To create an image file named floppy.img of a floppy disk in the drive whose block-device name is /dev/fd0 (as the first floppy device is on Linux), one may invoke dd in the following way:
dd if=/dev/fd0 of=floppy.img
Or to copy the img file back to a floppy:
dd if=floppy.img of=/dev/fd0 bs=16k
To create a file with name reallylargefile with the size of 1 GB, filled with random data, do this (1G = 1073741824, 1073741824 / 512 = 2097152 (the default block size is 512)):
dd if=/dev/random of=reallylargefile count=2097152
To fill the file with NULL characters, use /dev/zero instead of /dev/random. This can be used to mount a filesystem if you have a FAT32 device, but need the flexibility of EXT2 - as follows to create a 10GB image:
dd if=/dev/zero of=my.new.virtual.harddisk bs=1k count=10MB mke2fs my.new.virtual.harddisk # (reply yes when it says it's not a block device) mkdir /mnt/virtual mount -o loop my.new.virtual.harddisk /mnt/virtual/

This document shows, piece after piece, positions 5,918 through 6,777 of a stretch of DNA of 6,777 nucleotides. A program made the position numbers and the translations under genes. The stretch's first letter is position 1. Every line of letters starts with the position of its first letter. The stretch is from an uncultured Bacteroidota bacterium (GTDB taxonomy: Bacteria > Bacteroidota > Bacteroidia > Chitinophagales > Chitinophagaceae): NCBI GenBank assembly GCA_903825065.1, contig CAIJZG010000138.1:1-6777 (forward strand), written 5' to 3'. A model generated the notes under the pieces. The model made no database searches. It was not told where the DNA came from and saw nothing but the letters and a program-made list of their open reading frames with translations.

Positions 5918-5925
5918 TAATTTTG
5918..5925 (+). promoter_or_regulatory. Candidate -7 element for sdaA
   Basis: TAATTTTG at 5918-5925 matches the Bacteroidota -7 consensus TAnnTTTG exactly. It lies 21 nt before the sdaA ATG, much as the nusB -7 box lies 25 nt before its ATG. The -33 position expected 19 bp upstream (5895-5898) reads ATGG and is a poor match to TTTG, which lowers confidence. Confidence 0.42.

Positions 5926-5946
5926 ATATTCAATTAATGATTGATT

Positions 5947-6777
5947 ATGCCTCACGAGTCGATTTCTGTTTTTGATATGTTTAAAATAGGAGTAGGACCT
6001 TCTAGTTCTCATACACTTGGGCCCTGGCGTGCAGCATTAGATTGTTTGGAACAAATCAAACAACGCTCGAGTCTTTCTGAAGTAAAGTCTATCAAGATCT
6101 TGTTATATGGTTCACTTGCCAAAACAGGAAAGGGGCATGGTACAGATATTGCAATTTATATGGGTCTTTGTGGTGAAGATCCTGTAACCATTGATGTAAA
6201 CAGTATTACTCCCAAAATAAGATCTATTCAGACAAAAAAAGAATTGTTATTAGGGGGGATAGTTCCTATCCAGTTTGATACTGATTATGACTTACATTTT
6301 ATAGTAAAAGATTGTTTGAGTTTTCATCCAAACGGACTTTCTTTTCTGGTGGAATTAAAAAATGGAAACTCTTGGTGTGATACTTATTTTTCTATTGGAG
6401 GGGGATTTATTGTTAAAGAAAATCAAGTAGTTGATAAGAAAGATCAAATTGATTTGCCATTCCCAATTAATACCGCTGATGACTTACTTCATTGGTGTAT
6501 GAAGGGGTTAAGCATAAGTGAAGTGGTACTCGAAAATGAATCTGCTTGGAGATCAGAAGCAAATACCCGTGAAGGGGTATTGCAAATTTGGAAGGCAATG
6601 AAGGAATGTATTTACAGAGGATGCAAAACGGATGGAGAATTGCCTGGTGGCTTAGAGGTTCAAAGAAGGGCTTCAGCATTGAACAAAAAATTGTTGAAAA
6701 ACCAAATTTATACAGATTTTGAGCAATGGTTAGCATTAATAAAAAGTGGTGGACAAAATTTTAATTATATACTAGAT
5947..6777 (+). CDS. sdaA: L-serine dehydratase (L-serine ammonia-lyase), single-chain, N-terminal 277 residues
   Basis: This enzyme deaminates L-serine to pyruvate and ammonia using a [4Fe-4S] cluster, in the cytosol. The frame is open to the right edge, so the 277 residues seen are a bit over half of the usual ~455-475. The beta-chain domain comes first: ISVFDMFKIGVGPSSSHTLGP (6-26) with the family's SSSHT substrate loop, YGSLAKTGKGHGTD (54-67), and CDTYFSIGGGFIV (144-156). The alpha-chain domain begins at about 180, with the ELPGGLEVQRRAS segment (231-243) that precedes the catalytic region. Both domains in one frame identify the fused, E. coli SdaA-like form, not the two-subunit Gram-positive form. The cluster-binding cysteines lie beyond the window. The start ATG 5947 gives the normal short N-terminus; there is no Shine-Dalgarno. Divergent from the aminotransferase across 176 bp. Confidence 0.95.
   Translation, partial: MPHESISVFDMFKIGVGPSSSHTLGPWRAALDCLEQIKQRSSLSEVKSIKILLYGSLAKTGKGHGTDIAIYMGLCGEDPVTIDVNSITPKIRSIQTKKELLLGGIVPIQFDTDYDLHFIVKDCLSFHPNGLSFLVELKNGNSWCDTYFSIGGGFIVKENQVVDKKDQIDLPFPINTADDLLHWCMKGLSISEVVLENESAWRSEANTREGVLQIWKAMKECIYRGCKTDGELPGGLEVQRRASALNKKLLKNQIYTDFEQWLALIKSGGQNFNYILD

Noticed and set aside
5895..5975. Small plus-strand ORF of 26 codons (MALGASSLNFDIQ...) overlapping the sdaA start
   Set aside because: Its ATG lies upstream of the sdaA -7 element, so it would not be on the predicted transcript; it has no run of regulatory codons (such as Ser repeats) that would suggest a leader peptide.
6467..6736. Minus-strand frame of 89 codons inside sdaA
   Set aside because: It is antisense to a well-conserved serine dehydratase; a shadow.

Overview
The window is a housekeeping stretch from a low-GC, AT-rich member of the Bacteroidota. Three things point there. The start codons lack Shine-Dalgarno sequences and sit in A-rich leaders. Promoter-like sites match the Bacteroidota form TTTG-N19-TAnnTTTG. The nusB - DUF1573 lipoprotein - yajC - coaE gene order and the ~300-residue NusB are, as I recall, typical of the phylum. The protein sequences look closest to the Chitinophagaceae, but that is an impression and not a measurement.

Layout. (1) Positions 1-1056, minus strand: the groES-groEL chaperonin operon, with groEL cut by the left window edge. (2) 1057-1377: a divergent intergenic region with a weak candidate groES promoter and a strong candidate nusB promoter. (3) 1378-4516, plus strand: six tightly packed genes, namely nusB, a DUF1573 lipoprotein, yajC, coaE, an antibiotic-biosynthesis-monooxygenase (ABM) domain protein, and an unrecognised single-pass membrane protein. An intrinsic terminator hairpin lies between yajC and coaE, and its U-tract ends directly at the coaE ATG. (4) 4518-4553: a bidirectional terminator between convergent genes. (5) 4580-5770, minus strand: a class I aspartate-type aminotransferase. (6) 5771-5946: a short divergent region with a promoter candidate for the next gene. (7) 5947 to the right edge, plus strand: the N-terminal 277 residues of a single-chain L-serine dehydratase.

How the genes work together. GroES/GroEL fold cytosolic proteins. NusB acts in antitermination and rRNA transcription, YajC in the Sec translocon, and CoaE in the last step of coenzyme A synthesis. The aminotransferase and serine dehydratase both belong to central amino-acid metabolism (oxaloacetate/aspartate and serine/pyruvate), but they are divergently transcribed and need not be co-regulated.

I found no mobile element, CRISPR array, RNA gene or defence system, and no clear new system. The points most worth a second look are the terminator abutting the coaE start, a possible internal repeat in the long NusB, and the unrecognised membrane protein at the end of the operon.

To create a 10GB sparse file which doesn't allocate any actual space (if the filesystem supports this feature):
dd if=/dev/zero of=sparsefile.img bs=1 seek=10G count=0
To increase writing performance obs can be increased:
dd if=/dev/random of=reallylargefile obs=4096
This will write the first partition of the first harddisk to the file mywindowspartition.image.
dd if=/dev/hda1 of=mywindowspartition.image
These examples are Linux-centric: on other platforms the device names may be different.
View this article for many more examples of the Linux dd command.
WARNING: Do NOT try these examples; they will destroy data!